Estonia: Cyber-based attack on infrastructure
The background provided for this incident is a summary of the following sources: Landler and Markoff (2007), Rolski (2007), Germain (2008), and The Estonian government decided to relocate a war memorial from the Second World War which also honoured Russian soldiers; many Ethnic Russians took offence to the relocation and the Estonian Embassy was attacked amidst street riots. On 26 and 27 April 2007, the signs of a distributed denial of service (DDoS) attack from botnets were becoming apparent; a few days later several newspaper websites were brought down. Estonia raised suspicion of Russian government involvement or backing in the attacks, which was denied. Defensive preparations began and many Internet service providers (ISPs) aided in blocking the traffic relating to the attacks. Prior to a public holiday celebrating the Soviet victory in the Second World War, additional defensive preparations were made; on 09 and 10 May 2007 a severe DDoS attack hit Estonia, the major bank had to shut down its online services, losing over $1 million. The government websites and email systems were also targeted and badly affected. The attacks subsided on 16 May 2007. As a result of the attacks, a cyber-defence centre was established in Estonia, and NATO members extended the alliance to include cyber-attacks.

The incident will now be analysed using the Life Cycle Model:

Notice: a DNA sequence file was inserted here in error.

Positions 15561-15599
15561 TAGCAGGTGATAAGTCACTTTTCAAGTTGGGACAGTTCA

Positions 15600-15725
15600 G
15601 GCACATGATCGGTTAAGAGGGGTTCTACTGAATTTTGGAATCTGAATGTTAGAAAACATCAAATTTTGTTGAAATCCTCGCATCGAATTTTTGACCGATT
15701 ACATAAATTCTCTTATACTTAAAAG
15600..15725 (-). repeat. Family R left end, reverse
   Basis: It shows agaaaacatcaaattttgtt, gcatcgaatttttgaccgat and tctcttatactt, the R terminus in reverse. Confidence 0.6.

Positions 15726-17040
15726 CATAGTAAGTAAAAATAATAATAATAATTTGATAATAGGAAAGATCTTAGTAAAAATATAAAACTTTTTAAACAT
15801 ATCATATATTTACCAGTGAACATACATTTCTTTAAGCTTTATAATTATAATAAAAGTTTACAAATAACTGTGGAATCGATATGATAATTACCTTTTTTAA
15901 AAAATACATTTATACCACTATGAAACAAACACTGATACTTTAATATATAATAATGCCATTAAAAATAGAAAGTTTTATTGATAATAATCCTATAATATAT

Context: The aggressor(s) are ethnic Russians; the target is the Estonian Government; the motivation is to show political dissatisfaction and revenge for the relocation of a war memorial.

Attack: Network warfare denial tactics were used against many websites; some psychological warfare was employed through network warfare by defacing government websites. Botnets were used to flood target websites with traffic.

Defence: Initial defensive preparations by the Estonians were preventative; by requesting aid from international ISPs in blocking the denial-of-service traffic.

Consequences: The impact of the initial attacks was relatively minor; a few newspaper websites were brought down. Later attacks managed to severely disrupt the major Estonian bank’s online services; and damages exceeded $1 million.

Reaction: Initial reaction by the Estonians was to increase defensive preparations for future attacks. After the incident was concluded, a cyber-protection centre was established.

Influence of context: The influence on the initial context was minimal; however, political tensions were raised as Russia was accused of participating or sanctioning the attacks. The attacks eventually subsided; the international impact was that several nations expanded war treaties to include cyber-attacks.

The Channel Dash: Electronic warfare operations
This is a summary of a description of the ‘Channel Dash’ by Radloff, quoted by Sikwane (2010). In 1942 three German capital ships and a number of destroyers were ordered to return to their home base from a port in France, which necessitated transit through the English Channel. The German forces incrementally increased noise jamming (electronic warfare) against British radar stations in order to mimic atmospheric disturbances; the British fell for the deception and reduced the gain of the radar stations, and the German warships were therefore able to transit the English Channel undetected. When the British realised the deception, it was too late to intercept the warships.